The department enjoys strong support from the college and university leadership, Burnett said. The accreditation report says journalism’s budget remained intact over the past six years despite the serious economic downturn and a large enrollment drop.

The site team cited concerns about student and faculty diversity but Burnett said student praise for the university’s emphasis on diversity issues in the curriculum and across the department with being critical in aiding the department’s cause in accreditation.

“In many ways, diversity is a strength of the department, where students of color make up the majority (38 percent Hispanic, 12 percent Asian American and 6 percent African American, plus 3 percent international). Also, the site team noted that the full-time faculty has four international professors including two from Brazil and students feel strongly that diversity and cultural sensitivity permeates the department.”

Finally, the report pointed to the department’s non-salary operating budget (less than 2 percent of the overall), and nascent fund-raising efforts. Burnett argued the budget issues greatly limit the department’s ability to purchase mobile news-gathering equipment, sponsor events, sponsor travel and research and engage in pro-active outreach to alumni, the professors and their key constituency groups.

Burnett stressed the real-life emphasis of journalism instruction at CSULB.

“Most of the time, CSULB students know Belmont Shore or Bixby Knolls but they don’t necessarily know all the communities,” he explained. “In our senior seminars, we have our students work with Voice Waves, which sends students out to under-reported areas of Long Beach. It’s a tough experience. But they learn what life is like along the Anaheim Corridor or in Little Cambodia. Our students will know more about the world when they graduate.”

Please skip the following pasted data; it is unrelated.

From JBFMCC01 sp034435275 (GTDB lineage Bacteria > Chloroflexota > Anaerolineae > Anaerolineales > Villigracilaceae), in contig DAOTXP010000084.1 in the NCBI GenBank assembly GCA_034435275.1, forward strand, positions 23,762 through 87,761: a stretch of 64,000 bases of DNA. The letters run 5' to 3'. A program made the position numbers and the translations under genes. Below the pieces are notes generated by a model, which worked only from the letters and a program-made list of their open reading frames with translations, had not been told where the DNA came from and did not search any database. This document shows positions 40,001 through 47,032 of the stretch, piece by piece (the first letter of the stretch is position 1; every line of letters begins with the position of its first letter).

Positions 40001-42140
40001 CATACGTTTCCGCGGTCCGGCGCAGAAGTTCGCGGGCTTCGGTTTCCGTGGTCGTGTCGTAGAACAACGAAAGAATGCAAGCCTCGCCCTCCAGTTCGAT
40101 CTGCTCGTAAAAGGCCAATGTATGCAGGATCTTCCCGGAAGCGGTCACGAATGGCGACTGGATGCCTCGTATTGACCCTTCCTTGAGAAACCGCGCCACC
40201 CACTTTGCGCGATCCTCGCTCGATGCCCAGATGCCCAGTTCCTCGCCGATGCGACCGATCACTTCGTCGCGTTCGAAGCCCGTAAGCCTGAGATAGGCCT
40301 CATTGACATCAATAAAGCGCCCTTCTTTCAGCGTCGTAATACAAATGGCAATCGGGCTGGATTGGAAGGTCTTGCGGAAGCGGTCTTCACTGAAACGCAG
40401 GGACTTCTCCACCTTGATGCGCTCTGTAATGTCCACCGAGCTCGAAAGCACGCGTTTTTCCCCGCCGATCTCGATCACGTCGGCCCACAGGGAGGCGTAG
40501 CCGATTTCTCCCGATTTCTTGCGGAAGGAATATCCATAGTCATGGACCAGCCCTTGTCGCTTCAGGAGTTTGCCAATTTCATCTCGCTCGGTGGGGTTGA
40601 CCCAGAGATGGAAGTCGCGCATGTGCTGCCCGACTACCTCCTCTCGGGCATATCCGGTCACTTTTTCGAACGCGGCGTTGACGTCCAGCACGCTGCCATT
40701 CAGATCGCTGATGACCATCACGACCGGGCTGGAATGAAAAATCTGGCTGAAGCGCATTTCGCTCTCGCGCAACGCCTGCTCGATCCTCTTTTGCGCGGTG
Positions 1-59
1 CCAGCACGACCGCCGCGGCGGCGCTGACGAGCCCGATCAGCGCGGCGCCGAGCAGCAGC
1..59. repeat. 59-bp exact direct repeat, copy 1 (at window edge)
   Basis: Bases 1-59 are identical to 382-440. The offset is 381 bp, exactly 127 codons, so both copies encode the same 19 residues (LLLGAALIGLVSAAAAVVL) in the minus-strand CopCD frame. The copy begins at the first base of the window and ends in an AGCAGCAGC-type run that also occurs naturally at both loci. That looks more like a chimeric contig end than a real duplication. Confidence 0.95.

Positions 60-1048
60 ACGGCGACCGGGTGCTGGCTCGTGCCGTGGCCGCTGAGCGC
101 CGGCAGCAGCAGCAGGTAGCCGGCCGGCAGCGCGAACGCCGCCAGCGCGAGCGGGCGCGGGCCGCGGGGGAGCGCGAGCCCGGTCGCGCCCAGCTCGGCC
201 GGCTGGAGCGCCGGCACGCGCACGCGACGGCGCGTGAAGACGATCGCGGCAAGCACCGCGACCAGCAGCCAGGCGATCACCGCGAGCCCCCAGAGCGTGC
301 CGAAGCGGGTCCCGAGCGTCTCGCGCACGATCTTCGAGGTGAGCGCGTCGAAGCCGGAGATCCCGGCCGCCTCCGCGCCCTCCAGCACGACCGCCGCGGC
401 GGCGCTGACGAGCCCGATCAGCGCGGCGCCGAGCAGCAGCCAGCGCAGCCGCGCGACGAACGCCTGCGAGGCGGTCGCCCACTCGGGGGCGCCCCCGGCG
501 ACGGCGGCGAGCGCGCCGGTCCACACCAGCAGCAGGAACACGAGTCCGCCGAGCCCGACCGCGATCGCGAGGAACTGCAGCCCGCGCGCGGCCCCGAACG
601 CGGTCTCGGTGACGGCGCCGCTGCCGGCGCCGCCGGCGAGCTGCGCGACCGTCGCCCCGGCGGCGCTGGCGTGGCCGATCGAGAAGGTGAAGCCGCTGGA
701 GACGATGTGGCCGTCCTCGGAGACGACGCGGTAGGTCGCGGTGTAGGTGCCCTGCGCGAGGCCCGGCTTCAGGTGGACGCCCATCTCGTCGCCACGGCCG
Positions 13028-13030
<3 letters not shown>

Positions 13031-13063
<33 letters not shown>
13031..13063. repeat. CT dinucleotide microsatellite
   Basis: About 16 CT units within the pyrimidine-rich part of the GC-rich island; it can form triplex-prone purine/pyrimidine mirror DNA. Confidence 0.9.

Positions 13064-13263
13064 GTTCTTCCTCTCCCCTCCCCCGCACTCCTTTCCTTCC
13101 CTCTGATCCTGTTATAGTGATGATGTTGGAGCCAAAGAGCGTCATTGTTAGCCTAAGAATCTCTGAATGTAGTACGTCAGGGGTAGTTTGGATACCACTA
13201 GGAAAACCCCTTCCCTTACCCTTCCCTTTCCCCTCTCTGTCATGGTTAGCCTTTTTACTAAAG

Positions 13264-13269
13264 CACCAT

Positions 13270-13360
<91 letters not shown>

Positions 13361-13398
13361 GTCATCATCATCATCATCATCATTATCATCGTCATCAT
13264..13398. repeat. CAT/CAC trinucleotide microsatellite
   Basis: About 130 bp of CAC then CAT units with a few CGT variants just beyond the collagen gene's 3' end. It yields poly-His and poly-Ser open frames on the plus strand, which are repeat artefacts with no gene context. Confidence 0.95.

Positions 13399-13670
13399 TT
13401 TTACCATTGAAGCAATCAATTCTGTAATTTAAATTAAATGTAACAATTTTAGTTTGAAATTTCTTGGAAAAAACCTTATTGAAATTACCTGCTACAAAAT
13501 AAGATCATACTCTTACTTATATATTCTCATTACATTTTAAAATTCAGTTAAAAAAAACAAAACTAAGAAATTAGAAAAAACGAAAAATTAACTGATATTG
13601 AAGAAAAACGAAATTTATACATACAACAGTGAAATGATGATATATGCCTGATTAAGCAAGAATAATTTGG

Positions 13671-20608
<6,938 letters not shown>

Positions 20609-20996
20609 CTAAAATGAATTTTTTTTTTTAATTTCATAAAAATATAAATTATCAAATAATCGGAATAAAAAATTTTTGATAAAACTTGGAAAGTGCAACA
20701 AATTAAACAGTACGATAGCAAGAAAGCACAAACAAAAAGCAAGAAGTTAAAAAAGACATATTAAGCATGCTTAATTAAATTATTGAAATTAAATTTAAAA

Burnett sees a bright future for Journalism and Mass Communication at CSULB. “When the accreditation kicks in this May, I see the number of majors increasing beyond its current level,” he said. “I think we have room to grow from there.” He sees a rising profile for the department in a future that includes more than the Daily 49er. ”There will be a growing emphasis on digital and broadcast communication,” he said. ”I want to give students more resources with which to connect with jobs.”

Burnett encouraged tomorrow’s reporters to enroll at CSULB. “I think Cal State Long Beach is a great place to come to school,” he said. “It is affordable. We are in a great location. Students here will have the opportunity to write the stories no one else is writing about.”

In its report, the accrediting team credited Burnett with playing a key role in the turnaround.

“Much of the credit for the recent success was attributed to the department chair,” said the report. Burnett noted, however, that the real credit goes to the faculty, staff and students who pulled together to make the site team visit and the overall effort a success. “This was a real team effort,” Burnett noted. “Winning accreditation was something the university has been looking forward to for a long time. Success wouldn’t have been possible without everyone pulling together.”